Mobile growth dipped again to -3.3% for what we hope is the final time as widespread lockdowns impacted paid-for usage in most countries.

BT and Vodafone joined the other European MNOs in guiding to improving trends in 2021—expecting EBITDA momentum to be 7-10ppts better—slightly ahead of the 5-7ppts for the European operators.

We may even see positive revenue growth next quarter thanks to the simple annualisation of the first lockdown, with the UK the most to gain and Germany and Italy the least. Investment is creeping up too with higher capex guidance and better 5G momentum.

Mobile revenue growth improved slightly to -3% this quarter, primarily thanks to a weakening in the drag from the loss of roaming.

European MNOs are guiding to improving trends in 2021—broadly stable revenues and EBITDA vs declines of 5-7% in 2020. This bodes well for guidance from the UK players around mid-May.

However, the outlook is far from rosy, with Q1 2021 still very challenging ahead of an annualisation of the pandemic drags from the June quarter. Growth prospects remain contingent on the resumption of travel and the economic climate.

Europe’s larger MNOs are falling over each other to demonstrate support for OpenRAN, which has become a primarily operator-driven standards initiative, with governments also firmly behind it.

This is driven by a desire to improve equipment interoperability from the current de facto monolithic standards, improve supplier diversity, and ultimately drive down cost.

While some movement towards interoperability is perhaps overdue, OpenRAN is not a panacea, and some trade-offs between price, performance, supplier diversity and reliability have to be accepted.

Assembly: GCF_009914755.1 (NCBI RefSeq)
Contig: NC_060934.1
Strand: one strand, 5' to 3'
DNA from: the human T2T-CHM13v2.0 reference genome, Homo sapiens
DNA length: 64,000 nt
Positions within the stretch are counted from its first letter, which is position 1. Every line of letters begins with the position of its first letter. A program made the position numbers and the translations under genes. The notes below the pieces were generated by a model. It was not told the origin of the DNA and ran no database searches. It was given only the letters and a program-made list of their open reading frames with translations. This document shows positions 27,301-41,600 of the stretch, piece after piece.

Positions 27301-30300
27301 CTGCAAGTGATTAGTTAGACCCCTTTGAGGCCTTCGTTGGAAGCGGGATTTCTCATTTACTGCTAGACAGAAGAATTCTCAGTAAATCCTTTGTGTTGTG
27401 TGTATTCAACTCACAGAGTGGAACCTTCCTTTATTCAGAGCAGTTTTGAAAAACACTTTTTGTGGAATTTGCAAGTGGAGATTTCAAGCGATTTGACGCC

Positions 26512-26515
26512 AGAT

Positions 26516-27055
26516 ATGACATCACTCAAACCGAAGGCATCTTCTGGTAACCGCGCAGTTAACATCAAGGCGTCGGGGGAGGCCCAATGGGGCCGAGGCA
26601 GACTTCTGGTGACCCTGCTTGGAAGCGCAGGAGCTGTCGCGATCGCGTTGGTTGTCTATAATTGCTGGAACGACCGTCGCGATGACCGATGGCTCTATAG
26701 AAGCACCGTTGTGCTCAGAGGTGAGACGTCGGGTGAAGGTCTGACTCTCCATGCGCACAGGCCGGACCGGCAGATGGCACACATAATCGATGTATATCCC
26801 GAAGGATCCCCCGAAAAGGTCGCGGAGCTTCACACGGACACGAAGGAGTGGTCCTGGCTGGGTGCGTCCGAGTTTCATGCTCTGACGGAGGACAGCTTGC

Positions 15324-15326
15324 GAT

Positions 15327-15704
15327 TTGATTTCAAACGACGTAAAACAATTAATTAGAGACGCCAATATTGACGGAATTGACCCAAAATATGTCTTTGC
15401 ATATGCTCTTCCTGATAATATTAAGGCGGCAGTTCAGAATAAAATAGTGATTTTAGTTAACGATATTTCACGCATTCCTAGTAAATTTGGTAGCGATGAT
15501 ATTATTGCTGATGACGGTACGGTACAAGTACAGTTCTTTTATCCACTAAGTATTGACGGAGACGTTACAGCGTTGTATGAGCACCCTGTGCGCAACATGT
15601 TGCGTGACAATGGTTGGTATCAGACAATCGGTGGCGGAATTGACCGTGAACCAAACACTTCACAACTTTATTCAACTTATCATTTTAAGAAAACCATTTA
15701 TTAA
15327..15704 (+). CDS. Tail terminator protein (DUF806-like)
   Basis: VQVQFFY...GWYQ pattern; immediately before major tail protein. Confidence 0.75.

Mobile growth improved very marginally to -3.6% this quarter as roaming revenues were harder hit and competitive intensity bounced back, but usage recovered from the lockdowns in Q2 and cuts to intra-EU calls were annualised.

Italy’s fortunes took a turn for the worse as roaming hit particularly hard and Iliad resurged. After a spate of downgrades to the outlook last quarter, there were some tentative upgrades in Q3 although the tone remains cautious.

The diminished drag from roaming is the primary positive driver from here. Although lockdowns of some degree are in place in Q4, their impact will be less severe than those in Q2.
 

There are some reasons to be cheerful about Vodafone right now—small nuggets of encouragement in its H1 results and the prospect of some market repair in the UK. Annual in-contract price rises of CPI + 3.9% across the UK mobile sector could provide very valuable support.

German fixed momentum is a low-light of its H1 results with growth of just 0.6% in spite of heightened broadband demand and in contrast to the 5% growth rate of the Liberty Global assets at time of acquisition.

The IPO of Vodafone’s towers business remains imperative to maintaining its leverage targets and dividend. We estimate that it will need to sell at least 30% of equity and realise a hefty multiple in challenging market conditions.